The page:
In 1987 Kezdy reunited with Letiecq and added Chris Bjorklund (Strike Under, Bloodsport, Trial by Fire)(bass) and Joe Haggerty (drums). In 1988, Letiecq departed again to form the band Jack Scratch with Dave Bergeron, formerly of Bloodsport. Bjorklund moved to guitar and Tom Woods became the Effigies' bassist. Coincidentally, Bjorklund, Haggerty, and Woods had comprised the rest of Bloodsport.In 1990, the Effigies called it quits and Kezdy pursued a career as an attorney. The original line up reunited for a one-off show in 1992. They came together again in late 1995 and early 1996 to play a few Chicago shows to celebrate the reissue of their Remains Nonviewable compilation CD on Touch and Go Records.
After seventeen years of unremarkable musical projects,Economou and Zamost sought a rapprochement with Kezdy. The Effigies re-formed in 2004 and in 2007 released their first recording in nearly 20 years, a full LP titled Reside, which was a return to their earlier form. The album was produced by Andy Gerber, who once played with Zamost and Economou in the band Laughing Man. The most recent lineup consisted of original members John Kezdy, Paul Zamost, and Steve Economou, and new guitarist Robert McNaughton, who had previously been in the bands Pop Media, We're Staying, and along with Zamost, The Indicators, The Lemmings, The Greys, 80 Proof Preacher and People Like Us. McNaughton composed music for the film Henry: Portrait of a Serial Killer. Since 2010 Economou has also been collaborating with Steve Bjorklund and keyboardist LizB in the band High Value Target.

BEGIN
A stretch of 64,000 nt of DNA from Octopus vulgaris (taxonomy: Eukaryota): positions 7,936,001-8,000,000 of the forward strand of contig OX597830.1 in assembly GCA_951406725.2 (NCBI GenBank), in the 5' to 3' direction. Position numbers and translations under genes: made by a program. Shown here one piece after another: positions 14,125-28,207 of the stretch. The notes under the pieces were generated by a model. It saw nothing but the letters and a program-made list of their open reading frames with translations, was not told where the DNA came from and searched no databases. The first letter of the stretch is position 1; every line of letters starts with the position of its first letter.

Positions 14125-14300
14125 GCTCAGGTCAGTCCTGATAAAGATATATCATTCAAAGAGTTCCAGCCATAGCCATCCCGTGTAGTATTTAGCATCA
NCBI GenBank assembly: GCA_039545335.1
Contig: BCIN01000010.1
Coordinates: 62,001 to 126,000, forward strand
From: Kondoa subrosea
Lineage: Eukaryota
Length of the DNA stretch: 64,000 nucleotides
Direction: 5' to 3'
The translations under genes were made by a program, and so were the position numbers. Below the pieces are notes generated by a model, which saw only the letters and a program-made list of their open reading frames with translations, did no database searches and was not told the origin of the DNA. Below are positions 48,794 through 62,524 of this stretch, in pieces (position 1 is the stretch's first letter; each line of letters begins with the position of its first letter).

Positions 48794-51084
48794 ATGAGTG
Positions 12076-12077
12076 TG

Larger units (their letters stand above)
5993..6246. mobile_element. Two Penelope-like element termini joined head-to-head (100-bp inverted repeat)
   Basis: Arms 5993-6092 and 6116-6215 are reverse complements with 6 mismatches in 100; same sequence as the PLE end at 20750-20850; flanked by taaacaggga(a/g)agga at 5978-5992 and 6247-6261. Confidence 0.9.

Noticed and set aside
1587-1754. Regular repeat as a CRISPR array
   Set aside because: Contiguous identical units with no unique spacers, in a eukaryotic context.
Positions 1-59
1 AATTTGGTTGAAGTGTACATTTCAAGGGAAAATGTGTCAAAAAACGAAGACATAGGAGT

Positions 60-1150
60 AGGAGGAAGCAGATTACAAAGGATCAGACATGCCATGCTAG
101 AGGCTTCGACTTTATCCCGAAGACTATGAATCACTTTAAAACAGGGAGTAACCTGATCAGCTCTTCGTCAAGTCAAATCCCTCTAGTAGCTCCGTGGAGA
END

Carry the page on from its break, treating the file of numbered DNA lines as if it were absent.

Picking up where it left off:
The cover of the band's record "Haunted Town"constitutes the first use of the Chicago flag as a countercultural geo-signifier. Consequently, the flag was adopted as a motif within the nascent Chicago punk scene and later became fashionable outside the milieu of music.
In late 2010, The Effigies were slated to play a Riot Fest show commemorating the re-release of the 1981 Busted at Oz compilation.The show was to be at a Chicago venue called the Metro and featured a number of reunited groups that had appeared on the original compilation. Due to the band's long-standing objection to the Metro as a venue – alluded to in a 1993 interview with bassist Zamost – the show was moved to a smaller club, the Double Door. Initially agreeing to fill out the original lineup for what promised to be a compelling show, guitarist Letiecq pulled out within weeks of the show and just prior to the event posted a note on the Riot Fest website declaiming against the endeavor and vowing for unstated reasons never to perform with the original members again. Without their guitarist, the remaining band members withdrew from the show rather than appear as an unrehearsed and falsely billed original line-up.